June 5, 2019

Last Updated on January 4, 2024

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Yes, yes, I know CCPA doesn’t go into effect until January 2020 and won’t be enforced until June 2020. The problem I foresee is there is going to be an industry-wide bandwidth issue I expect to crop up starting in mid to late Q3 of this year.
We saw this when ISO 27001 transitioned from 27001:2008 to 27001:2013, we saw it last year with GDPR and DFS 500, and we see it every December with network penetration testing. We all tend to procrastinate and then pay a price when we realize there isn’t enough bandwidth to address our requirements. I think that price is going to be pretty steep with CCPA, which is why I am encouraging you to address CCPA now.
The International Association of Privacy Professionals (IAPP) estimates that 500,000 US-based companies will need to comply with CCPA, with the clear majority being small to mid-sized organizations. That’s a lot of companies needing privacy and security expertise in a short period of time. Unfortunately, there are a limited number of folks with enough Privacy expertise to address CCPA adequately.
For perspective, the IAPP, which is “the” association for privacy professionals, boasts a worldwide membership of only 40,000. If we assume that the US membership is proportional to its portion of the world’s GDP, that would put us at around 7,000 US members. As the US is notably behind the EU in terms of Privacy, I think it would be safe to say that number is less, but let’s assume 7,000 members for this exercise. Of these 7,000, a majority work in a Fortune 500 level enterprise, with many of them in the financial industry. So how many privacy professionals does that leave to help those 500,000 small to mid-sized organizations achieve CCPA compliance? If it’s 5,000 I would be surprised.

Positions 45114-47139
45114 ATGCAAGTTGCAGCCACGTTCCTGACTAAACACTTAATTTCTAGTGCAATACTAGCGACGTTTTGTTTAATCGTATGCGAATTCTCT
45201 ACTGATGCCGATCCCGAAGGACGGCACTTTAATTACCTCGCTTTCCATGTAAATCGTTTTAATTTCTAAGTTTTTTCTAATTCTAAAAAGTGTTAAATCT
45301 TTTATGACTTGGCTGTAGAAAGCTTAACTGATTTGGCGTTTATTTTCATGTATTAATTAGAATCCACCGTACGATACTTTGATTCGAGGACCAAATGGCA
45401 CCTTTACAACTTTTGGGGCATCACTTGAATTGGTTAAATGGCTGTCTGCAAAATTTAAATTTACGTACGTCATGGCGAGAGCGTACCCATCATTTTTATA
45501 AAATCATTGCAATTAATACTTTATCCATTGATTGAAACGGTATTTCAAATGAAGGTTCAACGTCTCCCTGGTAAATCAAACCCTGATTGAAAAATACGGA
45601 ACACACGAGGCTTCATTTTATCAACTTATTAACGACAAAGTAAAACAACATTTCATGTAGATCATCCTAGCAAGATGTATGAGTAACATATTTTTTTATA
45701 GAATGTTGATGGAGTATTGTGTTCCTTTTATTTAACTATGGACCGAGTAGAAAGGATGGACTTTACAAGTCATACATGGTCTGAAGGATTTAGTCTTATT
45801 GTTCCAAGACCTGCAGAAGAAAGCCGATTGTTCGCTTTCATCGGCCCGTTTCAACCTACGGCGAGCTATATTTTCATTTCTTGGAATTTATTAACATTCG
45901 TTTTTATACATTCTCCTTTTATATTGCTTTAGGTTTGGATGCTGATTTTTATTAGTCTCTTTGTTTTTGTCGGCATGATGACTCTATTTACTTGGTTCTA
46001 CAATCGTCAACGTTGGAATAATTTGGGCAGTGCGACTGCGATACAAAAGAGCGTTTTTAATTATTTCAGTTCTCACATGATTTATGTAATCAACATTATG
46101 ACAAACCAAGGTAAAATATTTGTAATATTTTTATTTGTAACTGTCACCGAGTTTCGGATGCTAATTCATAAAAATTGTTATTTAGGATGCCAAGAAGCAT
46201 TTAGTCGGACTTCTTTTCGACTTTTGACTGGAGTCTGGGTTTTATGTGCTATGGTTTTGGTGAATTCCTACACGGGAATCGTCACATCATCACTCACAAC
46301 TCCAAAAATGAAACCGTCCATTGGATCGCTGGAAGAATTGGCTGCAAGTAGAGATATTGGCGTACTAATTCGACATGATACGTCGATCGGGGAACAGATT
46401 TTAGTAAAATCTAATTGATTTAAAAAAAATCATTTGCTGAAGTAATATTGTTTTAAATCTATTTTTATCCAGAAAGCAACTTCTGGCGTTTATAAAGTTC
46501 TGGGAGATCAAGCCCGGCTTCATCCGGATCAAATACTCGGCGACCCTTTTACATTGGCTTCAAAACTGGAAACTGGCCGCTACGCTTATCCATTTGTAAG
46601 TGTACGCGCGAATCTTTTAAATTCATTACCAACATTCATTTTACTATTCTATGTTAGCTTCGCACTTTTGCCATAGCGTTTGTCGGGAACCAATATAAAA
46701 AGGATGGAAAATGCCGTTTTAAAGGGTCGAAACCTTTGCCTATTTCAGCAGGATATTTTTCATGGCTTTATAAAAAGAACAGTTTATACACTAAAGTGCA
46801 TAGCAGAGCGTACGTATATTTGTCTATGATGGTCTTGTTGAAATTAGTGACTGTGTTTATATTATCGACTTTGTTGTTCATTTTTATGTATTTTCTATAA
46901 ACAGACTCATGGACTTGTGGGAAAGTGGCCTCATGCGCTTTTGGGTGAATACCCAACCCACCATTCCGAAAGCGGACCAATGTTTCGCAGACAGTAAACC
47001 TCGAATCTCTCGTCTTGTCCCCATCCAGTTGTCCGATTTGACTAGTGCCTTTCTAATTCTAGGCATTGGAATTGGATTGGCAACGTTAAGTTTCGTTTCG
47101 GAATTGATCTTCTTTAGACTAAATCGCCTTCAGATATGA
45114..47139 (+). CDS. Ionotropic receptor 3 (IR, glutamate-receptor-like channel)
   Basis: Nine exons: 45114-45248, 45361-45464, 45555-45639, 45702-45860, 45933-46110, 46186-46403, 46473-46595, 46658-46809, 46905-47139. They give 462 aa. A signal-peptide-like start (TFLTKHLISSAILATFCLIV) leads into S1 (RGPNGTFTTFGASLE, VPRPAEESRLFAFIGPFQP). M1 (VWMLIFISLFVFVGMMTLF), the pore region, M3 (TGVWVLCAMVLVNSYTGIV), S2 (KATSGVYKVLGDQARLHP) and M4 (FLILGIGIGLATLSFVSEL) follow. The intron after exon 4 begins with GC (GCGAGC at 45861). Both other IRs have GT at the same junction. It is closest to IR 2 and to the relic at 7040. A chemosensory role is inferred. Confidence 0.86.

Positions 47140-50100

Further, dealing with CCPA requires both privacy and security expertise. Of those 5,000, how many also have the security expertise necessary to architect and operate a CCPA program? Assuming all 5,000 are capable, how many of them are readily available? It’s fair to assume most already have full-time jobs. So, let’s blend in some folks that are not IAPP members or CIPP/CIPT certified but who are still great resources, and bring that number back up to 5,000.
That’s 100 companies for each single resource and all those companies are going to want to do this work over about an 8-month time frame. If we assume providing CCPA implementation support is about 15 days of work effort, then each resource would need to complete approximately 1,500 person-days of work to complete all the work needed in the US. The reality is there are only 135 person-days in 8 months (using typical consulting firm assumptions) per each resource.

It’s likely the demand will be more than ten times greater than capacity from late 2019 through mid-2020. What does that mean for you?

  • You won’t be able to find a resource to help you, which means you delay CCPA, which puts you at significant risk; or
  • You won’t be able to find a resource to help you, which means you develop your own CCPA program (delaying other work efforts), which puts you at significant risk; or
  • You find a sub-optimal resource who isn’t capable but is doing the work anyway, which puts you at risk; or
  • You find a great resource, but they charge you significantly more than you would have paid if you did the work in September 2019.

Even if my estimates are off by a factor of two, it’s going to be ugly. Address CCPA as soon as possible. You can thank me later.

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